For his last day, he wanted to take his teacher on a walk to his pond.  We got there and it started raining so we booked it back home for him to chat just a bit before she left.


Mary asked for him to tell her good-bye for the summer and this was what he had to say.


He doesn't beat around the bush, this one.  He knew as soon as his teacher left, summer would begin.  He said it all with a smile and waved her good-bye.

I'm excited for him to have the summer break he's been wanting, and for him to start high school in August. His new classmates are so ready to welcome him into their class, and he's looking forward to having friends to interact with again at school.

Here's hoping for a happy, HEALTHY summer! So long middle school!



Monday, May 21, 2018

"Welcome to Holland"...

A few missing points from the story “Welcome to Holland”…written by Max's Dad. 

For those whose lives have been touched by having a disabled child, we know good and well that vacations rarely happen.

For those who have been blessed or challenged with bringing that child through the long fight into adolescence or adulthood, we know that it is a long journey.

The tenacity to fight to keep a child alive, to fight with insurance, to fight with doctors, to fight to keep your job is not reminiscent of the vacations we dreamed about or knew before our lives changed.

But for those who keep up the good fight and push toward health and stability for their child, perhaps even strive beyond keeping a job but excelling in your vocation, we know the journey is long and hard but something we must do.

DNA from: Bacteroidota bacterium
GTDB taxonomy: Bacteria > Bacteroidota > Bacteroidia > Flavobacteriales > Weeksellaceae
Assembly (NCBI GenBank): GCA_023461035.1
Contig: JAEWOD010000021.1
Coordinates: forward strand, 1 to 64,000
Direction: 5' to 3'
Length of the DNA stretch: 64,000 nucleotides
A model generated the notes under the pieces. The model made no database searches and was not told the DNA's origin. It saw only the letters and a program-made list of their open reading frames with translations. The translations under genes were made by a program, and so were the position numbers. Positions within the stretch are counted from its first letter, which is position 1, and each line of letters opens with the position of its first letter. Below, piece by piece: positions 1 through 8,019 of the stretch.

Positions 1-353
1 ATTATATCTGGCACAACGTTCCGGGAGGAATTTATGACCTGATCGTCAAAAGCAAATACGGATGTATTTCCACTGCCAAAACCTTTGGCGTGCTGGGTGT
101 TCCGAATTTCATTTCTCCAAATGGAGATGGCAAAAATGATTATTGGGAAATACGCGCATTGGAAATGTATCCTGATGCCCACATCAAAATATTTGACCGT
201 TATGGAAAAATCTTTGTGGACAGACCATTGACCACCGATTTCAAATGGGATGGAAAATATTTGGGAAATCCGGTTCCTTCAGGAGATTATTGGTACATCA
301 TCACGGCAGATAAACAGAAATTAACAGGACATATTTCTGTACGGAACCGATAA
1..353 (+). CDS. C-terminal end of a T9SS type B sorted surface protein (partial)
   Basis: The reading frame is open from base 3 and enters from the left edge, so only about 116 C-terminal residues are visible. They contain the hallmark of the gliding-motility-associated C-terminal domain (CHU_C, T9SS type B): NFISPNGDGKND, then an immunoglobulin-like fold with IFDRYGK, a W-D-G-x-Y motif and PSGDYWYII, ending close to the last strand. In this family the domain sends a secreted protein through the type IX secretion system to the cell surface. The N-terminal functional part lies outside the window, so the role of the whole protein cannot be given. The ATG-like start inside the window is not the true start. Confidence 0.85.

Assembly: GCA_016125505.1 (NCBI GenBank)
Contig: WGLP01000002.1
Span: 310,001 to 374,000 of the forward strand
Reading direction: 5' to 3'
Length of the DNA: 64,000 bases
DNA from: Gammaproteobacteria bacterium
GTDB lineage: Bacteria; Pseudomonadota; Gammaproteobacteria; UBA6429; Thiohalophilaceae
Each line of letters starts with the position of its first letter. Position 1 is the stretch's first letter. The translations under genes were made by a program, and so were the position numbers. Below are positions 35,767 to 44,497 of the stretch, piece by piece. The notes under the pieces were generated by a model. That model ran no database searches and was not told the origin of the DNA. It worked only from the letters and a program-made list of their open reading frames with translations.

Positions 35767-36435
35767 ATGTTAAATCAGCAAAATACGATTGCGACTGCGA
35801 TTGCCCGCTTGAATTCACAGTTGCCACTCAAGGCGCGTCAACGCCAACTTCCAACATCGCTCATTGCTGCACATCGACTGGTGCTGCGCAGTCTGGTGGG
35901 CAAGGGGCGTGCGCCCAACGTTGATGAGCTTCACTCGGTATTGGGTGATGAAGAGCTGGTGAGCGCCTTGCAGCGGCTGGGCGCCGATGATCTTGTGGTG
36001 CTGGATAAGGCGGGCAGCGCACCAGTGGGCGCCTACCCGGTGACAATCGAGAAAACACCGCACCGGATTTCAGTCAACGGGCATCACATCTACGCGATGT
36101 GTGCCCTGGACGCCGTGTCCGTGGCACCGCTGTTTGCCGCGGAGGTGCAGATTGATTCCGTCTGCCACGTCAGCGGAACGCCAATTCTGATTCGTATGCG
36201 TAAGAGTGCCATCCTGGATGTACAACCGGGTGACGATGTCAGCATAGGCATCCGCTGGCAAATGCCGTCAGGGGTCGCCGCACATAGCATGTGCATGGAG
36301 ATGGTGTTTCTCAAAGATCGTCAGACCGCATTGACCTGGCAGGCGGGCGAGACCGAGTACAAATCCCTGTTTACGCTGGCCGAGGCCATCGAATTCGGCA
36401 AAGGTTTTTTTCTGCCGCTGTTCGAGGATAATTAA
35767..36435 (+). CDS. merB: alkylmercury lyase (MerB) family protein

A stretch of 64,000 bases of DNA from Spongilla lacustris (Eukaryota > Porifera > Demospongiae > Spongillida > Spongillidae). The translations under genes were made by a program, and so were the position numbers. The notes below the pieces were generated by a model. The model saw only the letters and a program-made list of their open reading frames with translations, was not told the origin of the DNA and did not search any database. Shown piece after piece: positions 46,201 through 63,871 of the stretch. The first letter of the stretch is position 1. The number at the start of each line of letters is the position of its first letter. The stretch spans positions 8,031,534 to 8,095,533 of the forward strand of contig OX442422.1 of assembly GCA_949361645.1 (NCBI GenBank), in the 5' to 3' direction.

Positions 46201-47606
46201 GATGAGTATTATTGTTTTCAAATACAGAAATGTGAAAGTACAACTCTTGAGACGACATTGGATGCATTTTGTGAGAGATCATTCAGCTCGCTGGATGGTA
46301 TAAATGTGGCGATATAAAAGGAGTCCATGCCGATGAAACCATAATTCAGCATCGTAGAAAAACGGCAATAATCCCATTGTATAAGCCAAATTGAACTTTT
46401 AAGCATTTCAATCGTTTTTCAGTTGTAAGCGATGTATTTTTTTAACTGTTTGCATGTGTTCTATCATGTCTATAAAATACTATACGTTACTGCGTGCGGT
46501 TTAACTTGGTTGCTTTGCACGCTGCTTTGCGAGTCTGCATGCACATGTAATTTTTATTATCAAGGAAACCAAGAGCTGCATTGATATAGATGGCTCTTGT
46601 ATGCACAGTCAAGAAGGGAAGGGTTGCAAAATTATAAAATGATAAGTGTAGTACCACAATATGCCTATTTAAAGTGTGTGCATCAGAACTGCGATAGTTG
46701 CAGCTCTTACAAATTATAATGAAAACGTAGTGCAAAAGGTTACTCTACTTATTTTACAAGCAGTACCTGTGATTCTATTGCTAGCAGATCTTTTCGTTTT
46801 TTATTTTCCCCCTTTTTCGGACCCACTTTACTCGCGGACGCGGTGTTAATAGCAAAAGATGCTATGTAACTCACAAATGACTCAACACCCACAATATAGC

Having been on this journey for nearly 15 years, I have recently found myself in Holland. A series of events and relationships evolved into a business opportunity in The Netherlands and from the moment I landed my mind has thought about the story “Welcome to Holland”.

While the story seeks to help you find the good and ‘lovely things’ in your new destination, it fails to capture the reality of this long hard journey.

For those who have journeyed long and found a new normal in this special flavor of life, you arrive in Holland reminded of the how terribly different your life experiences are from the people you pass on the street. Happy, sun-tanned faces, couples, families, holiday goers enjoy themselves while you traipse alone, through the streets.

What “Welcome to Holland” failed to point out was that if you eventually made it to Holland, you’d be alone. Your child with a disability probably wouldn’t be able to travel with you. Your significant other whom you had journeyed through this life wouldn’t be with you.

You’d eat meals in restaurants surrounded by happy couples and families and groups. Then perhaps you would wander to the ocean to watch a beautiful sunset as the sun descended to somewhere else on the planet.

You would sit alone until darkness came, realizing the journey that lands you eventually in Holland is one of loneliness.

So you buy souvenirs for your significant other who will never see this country with you, and you journey on.

Because the way you keep your disabled child alive and thriving is to walk the long, hard, uphill road that eventually ends you to the end of a lonely pier in a country you never intended to go to…alone.